This is part two of a two-part series.
Asking the right questions may challenge the ol’ boy mentality when young advisers pitch a prospective client, but how do these advisers get these employers to take them seriously in the first place? To counter the appearance of youth and inexperience, they have to telegraph maturity and credibility before they even walk in the door.
The first step is to know your audience, says Mark Fox, vice president of the Collateral Benefits Group in Birmingham, Ala. When he first started selling benefits, that meant doing a fair amount of homework to gain an understanding of the prospect’s business.
“Before the meeting, I would do a lot of preliminary research about the prospect,” Fox says. “If it was a car dealership, I would read up about it along with any relevant news articles, and I would bring those up in conversation. That way I would appear professional with some knowledge of their industry.”
But the 26-year-old did more than just read. He would alter his style of dress to increase the comfort level of whomever he was meeting and grew a beard to make himself look more mature.
“I purposely grew out my facial hair because I wanted to make myself appear older,” Fox recalls. If I was dealing with a blue-collared industry client I wouldn’t wear a suit; I’d wear bright solid colored shirts, because it helped me better identify with the demographics at the type of company I was dealing with.”
Despite the advantage of being associated with his father’s firm, Derek Rine also had to change his look to acquire meetings with prospective clients.
“These employers know if you’re wearing a cheap suit,” says Rine, now a vice president at David Rine Insurance of Cleveland, Ohio. “For a meeting with a white-collar professional, you have to dress to the max – suit, tie and even throw in a pocket square if you have one.”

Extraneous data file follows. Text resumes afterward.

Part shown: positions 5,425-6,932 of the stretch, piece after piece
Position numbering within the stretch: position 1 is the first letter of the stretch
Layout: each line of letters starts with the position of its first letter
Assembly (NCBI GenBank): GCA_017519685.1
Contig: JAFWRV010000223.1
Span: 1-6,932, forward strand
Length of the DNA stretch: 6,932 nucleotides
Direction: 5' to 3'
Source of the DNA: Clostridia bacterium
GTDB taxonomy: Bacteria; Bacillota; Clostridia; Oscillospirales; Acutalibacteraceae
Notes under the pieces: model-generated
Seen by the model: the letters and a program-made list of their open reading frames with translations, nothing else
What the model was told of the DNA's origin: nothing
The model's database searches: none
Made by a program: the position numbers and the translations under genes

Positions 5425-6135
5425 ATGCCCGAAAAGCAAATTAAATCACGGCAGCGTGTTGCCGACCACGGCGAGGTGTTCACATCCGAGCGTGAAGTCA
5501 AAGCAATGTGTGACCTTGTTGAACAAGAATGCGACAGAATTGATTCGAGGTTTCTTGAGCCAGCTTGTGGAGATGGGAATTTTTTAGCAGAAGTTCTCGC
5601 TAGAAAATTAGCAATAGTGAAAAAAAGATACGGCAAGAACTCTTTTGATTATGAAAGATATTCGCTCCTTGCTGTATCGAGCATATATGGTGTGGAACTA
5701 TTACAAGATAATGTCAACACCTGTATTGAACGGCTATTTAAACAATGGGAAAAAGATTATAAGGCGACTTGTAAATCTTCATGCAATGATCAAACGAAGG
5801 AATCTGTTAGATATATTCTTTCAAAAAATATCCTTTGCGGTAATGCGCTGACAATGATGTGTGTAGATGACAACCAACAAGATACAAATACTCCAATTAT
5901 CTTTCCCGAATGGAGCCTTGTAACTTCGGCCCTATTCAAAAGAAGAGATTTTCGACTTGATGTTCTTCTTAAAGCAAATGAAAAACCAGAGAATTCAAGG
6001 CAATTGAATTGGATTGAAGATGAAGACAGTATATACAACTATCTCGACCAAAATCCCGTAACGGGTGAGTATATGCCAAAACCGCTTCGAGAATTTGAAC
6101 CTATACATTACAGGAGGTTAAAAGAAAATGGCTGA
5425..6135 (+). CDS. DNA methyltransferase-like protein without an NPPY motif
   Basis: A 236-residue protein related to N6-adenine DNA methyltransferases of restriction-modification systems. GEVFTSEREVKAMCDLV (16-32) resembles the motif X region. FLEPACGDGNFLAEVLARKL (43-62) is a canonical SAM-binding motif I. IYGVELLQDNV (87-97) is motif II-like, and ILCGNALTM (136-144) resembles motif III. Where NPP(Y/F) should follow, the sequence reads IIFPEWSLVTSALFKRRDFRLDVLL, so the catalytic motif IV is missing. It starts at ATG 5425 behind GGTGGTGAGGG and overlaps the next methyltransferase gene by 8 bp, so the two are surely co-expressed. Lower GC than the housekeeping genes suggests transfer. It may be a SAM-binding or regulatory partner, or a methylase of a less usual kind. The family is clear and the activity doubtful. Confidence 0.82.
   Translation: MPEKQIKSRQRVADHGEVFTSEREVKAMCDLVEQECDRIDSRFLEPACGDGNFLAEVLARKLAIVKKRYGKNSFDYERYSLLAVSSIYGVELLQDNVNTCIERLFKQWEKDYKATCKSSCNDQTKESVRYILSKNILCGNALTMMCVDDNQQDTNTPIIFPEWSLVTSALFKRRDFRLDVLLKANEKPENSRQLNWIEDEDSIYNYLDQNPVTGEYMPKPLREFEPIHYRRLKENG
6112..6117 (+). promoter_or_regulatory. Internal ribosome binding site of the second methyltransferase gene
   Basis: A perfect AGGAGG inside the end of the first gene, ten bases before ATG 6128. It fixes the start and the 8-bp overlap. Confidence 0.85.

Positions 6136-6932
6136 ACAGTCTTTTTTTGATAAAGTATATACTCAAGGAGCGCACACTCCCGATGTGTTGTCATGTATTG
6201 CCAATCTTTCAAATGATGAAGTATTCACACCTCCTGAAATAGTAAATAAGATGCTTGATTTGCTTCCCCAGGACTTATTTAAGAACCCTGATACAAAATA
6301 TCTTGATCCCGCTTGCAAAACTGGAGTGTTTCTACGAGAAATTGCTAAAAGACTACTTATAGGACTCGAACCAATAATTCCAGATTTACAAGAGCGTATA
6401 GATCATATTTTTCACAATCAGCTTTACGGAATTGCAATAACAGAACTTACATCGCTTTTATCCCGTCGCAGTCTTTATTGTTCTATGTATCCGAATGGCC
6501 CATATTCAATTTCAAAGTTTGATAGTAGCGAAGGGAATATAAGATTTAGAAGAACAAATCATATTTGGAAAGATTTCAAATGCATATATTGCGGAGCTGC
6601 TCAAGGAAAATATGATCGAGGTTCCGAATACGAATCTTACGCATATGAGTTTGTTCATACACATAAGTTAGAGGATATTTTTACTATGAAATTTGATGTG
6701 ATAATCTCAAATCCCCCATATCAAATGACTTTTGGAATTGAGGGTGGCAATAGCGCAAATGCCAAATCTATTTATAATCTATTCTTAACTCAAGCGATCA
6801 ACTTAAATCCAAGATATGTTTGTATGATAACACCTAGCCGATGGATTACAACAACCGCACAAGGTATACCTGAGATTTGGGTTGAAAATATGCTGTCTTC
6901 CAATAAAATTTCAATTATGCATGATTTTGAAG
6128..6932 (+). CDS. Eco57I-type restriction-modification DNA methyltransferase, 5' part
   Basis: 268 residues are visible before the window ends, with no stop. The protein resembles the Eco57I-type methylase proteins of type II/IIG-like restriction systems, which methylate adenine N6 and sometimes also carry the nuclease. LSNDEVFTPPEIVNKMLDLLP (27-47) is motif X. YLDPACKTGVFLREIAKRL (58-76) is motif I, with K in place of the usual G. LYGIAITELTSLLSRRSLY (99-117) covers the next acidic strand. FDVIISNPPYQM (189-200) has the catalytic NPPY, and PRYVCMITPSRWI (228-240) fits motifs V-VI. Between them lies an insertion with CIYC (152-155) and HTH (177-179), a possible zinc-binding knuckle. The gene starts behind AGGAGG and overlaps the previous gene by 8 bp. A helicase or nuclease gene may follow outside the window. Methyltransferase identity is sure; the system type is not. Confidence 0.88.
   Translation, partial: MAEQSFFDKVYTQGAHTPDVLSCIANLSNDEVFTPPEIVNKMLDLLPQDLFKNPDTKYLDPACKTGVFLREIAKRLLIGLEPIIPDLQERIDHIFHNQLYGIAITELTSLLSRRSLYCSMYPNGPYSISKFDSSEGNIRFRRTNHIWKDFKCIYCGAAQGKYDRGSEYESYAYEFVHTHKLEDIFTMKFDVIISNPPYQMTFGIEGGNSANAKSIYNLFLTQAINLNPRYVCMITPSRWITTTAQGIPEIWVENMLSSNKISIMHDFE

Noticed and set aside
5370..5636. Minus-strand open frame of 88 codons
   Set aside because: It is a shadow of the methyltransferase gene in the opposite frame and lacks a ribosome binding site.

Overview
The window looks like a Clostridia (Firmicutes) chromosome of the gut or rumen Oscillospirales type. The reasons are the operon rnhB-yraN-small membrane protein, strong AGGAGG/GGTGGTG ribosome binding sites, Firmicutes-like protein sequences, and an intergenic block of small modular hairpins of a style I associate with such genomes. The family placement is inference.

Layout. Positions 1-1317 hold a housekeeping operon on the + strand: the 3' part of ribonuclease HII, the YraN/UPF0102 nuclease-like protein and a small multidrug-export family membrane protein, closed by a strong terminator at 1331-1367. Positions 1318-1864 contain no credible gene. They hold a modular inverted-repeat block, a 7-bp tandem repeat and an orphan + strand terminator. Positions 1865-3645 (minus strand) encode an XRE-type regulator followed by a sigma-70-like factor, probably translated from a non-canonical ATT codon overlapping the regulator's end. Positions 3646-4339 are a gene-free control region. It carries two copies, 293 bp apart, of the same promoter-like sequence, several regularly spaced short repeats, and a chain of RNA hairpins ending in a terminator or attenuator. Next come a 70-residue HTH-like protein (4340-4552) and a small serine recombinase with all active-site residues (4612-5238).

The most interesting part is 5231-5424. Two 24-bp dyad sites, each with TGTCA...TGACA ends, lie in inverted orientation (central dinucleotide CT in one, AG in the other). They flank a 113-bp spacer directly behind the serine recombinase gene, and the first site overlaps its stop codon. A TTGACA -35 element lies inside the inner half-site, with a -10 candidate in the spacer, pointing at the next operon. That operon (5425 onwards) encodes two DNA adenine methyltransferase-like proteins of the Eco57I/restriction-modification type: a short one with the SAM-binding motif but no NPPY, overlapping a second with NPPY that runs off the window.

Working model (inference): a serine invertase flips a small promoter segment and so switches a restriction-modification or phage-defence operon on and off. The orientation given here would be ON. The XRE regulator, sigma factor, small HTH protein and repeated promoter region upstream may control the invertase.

Using a mentor
Something else that Fox and Rine agree on is that, regardless of the prospect’s background, young advisers are more likely to acquire the business if they are accompanied by an older colleague.
Rine confides that he would bring a carrier representative to his meetings just to have an older face in the room. “If I had someone in the room with a little more experience, that gave me more credibility,” he acknowledges.
Fox took a similar tack, using his former boss from Aflac as a mentor and sounding board to help him refine his sales pitch.
“I asked him a ton of questions when I first entered the industry. It was like having the cliff-note version of ‘How to be a broker,’” Fox chuckles. “Anyone who is younger and trying to push through good ol’ boy syndrome should definitely get a mentor and learn as much as he can from them.”
Like Fox and Rine, Braden Monaco entered the industry in his mid-20s with very little experience. Now a partner at Blue Horizon Benefits of Danvers, Mass., Monaco says there is a synergy between a young broker’s business model and his firm’s reputation, and that working with an established firm can give him an edge.
“Being a part of an established firm provides credibility for a new broker entering the industry,” Monaco notes.
Brian Tolbert, benefits practice leader at Bernard Health, says the key takeaway for any young benefits adviser is to not be afraid to make use of the traits that set him apart from the older crowd.
If a young broker shows up at a meeting and pitches good service just like all the other brokers, Tolbert agrees the more youthful broker will lose every time. But if he takes advantage of the new things he has to offer, then the outcome can be entirely different.
“If you look different, talk different, sound different and your ideas are different, then you should lean on it,” Tolbert says. “It’s important to call out the incumbent and point out that 20 years of experience can be having just one year of experience 20 times,” he adds. “I think you can really call into question the validity of all that experience, if that is all these older brokers can come up with.”
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